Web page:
A query letter is something that can be used to sell a book OR a book idea.

I mentioned this earlier, but didn’t explain it. Most authors know that you can pitch your completed book to literary agents and publishers, but you can also pitch your book idea. That is, if you’re writing a nonfiction book. In other words, if you’re trying to get a literary agent for your novel, it needs to be finished. If you’re trying to get a book agent for your self-help book, business book, or any other type of nonfiction book, you can do so without a finished manuscript. All you need is a book proposal and a few sample chapters.

Not sure what a book proposal is? Click here to learn more in our free guide to Getting a Literary Agent on our Literary Agent Undercover website.

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What Is a Book Query – Definition #6

What is a query letter?

Content and style.

Most authors focus exclusively (or too much) on the content of their query letters; style can be just as important. If you’re a humor writer, show-don’t-tell with a whimsical query letter. If you’re a romance writer, “flirt” with prospective book agents. Don’t be too business-like. Of course you should be professional. But there’s also nothing wrong with making an agent laugh out loud… or cry.

Agents make authors cry all the time.

With their rejection letters.

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What Is a Query Letter – Definition #7

What is a query letter?

A formula–to some extent.

Although every agent query should be slightly different, depending on the book genre (or category) and nature of the book, there are query rules, or guidelines, that should be followed.

Over the years I’ve identified more than a hundred different “ingredients” that you can add to your agent query. It isn’t possible to use all the ingredients in one pitch letter (that shouldn’t be your goal). But you should be aware of all the ingredients, so you can include the ones that will make your pitch the most “delicious.”

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What Is a Book Query – Definition #8

What is a query letter?

In a word…


No, your pitch letter shouldn’t rhyme; however, a well-crafted query letter is like a poem. A piece of art. It also has to communicate a lot of power in a small amount of space (a query can’t be more than one page–I’ll explain this later). That means you have to have sentences with multiple layers of meaning. For example, a single sentence in your pitch letter might identify your target market, show that you understand your market, and compare/contrast a similar competing title.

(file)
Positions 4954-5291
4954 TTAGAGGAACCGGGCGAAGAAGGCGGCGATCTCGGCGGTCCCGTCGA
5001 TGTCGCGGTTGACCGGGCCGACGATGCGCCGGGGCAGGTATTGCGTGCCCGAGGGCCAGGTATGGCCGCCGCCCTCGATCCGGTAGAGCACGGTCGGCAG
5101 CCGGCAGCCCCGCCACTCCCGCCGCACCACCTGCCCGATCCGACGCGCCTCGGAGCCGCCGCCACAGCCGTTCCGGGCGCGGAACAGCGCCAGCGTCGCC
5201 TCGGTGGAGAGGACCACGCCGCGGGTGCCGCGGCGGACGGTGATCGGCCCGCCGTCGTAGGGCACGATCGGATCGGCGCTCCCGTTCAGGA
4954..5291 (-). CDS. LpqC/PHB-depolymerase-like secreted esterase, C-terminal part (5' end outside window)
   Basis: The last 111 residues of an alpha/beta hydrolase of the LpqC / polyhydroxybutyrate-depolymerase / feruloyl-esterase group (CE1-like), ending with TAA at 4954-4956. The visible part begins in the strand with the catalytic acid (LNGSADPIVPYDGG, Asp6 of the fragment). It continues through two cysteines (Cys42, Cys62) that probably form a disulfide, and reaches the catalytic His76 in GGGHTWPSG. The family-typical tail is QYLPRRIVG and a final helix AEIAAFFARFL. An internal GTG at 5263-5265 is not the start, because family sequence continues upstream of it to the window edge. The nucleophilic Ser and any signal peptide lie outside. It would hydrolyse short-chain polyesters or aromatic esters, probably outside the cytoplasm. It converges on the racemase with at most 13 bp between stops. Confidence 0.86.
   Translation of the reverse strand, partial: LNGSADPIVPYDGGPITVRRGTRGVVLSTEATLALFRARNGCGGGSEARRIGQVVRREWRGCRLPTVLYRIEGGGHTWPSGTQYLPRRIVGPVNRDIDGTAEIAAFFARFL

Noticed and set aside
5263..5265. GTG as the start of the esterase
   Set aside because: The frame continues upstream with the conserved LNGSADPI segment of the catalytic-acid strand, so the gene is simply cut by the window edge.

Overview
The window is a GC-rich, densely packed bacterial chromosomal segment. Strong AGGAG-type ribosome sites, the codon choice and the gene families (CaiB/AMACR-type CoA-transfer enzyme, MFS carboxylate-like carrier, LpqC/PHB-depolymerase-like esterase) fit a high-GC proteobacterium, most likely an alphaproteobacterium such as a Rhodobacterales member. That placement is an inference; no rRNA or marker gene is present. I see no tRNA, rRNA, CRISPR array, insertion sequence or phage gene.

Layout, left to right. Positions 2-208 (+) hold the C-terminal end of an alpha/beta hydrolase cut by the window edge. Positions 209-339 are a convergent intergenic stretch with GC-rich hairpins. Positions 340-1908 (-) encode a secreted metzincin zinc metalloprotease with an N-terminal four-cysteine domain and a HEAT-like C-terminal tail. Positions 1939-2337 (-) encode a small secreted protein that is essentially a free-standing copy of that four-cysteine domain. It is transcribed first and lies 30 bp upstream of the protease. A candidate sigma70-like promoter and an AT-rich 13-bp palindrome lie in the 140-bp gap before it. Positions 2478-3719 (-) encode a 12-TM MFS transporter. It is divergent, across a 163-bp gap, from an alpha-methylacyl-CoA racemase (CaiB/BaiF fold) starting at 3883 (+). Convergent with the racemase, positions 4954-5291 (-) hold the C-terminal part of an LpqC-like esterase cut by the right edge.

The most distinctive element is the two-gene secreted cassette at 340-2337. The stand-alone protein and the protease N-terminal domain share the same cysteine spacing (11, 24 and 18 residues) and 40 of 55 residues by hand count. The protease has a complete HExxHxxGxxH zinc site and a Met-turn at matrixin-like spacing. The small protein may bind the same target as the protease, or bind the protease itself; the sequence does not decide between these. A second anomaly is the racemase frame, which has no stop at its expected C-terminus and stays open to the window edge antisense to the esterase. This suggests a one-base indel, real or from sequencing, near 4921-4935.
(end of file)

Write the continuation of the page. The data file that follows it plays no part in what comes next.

Whenever I’m writing a query letter for one of my coaching clients, I try to make as many sentences as possible communicate two or more things. It’s definitely not easy to do, however, when you manage to pull it off you get responses like this one from Laurie McLean with Larsen-Pomada Literary Agents. This following replay is part of a letter she sent me after I queried her about one of my former literary agency clients, who’d lost his publisher.

And I had no previous connection
or interaction with Ms. McLean.

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Query Letter Testimonial

Laurie McLean Literary Agent - What Is a Query Letter?“Dear Mark… Your query letter was, bar none, the absolute best I’ve ever received pitching an author’s work. Short and direct, yet packed with information. I’d be a fool not to beg you for a look… please mail it to my personal address so it won’t get mixed up with the hundreds of pieces of mail and packages we receive each week.”

Laurie McLean
Fuse Literary Agency
Formerly with Larsen-Pomada Literary Agents

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What Is a Query Letter – Definition #9

What is a query letter?

Something you should be submitting to multiple agents simultaneously–known as simultaneous submissions. Just don’t tell them I told you. As an author trying to get a literary agent, it could take you years to get an agent if you query them one at a time. As a literary agent trying to sell books, it could take years to get a publisher if you approach them one by one.

Agents hardly ever do it.

Neither should you.

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What Is a Book Query – Definition #10

Now some good news…

A successful query letter is easy to write if you know what you’re doing, and a bad query letter is usually easy to fix.

Over the past several years I’ve helped hundreds of authors (most of them previously unpublished) write successful query letters. They’ve gone on to get the attention of literary agents; and many of them have also gotten major publishing deals with top publishing houses like Penguin, Random House, and Thomas Nelson.

Who knows?

YOU might be next.


Now that I’ve answered the question, “What is a query letter?”
click here for the next article in this series – an important
Literary Agent Query Letter Warning.

Yellow Query Letter Next Button


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Author Success Story: Fiction  
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"Before I revised my query letter with Mark, I got no responses. When I sent out my new query, I got four requests for more material within 24 hours The support Mark provides is fantastic. His suggestions changed my original query significantly, but they also helped me see that I had something to offer. Now I have a top agent! Mark is smart and reliable and working with him has made all the difference." [Click here to see all Mark Malatesta reviews]

Author of novels including The Wings That Fly Us Home (Penguin Random House / Ballantine Books)   
Author Success Story: Fiction/Mystery/Thriller  
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"Ballantine Books published my first two novels in hardcover and paperback after Mark Malatesta helped create an auction and bidding war for my books, resulting in a six-figure offer. Mark is one of the rare and genuine good guys, but he also has incredible information (even his ideas have ideas). One of the most important keys to success as an author is good information and support." [Click here to see all Mark Malatesta reviews]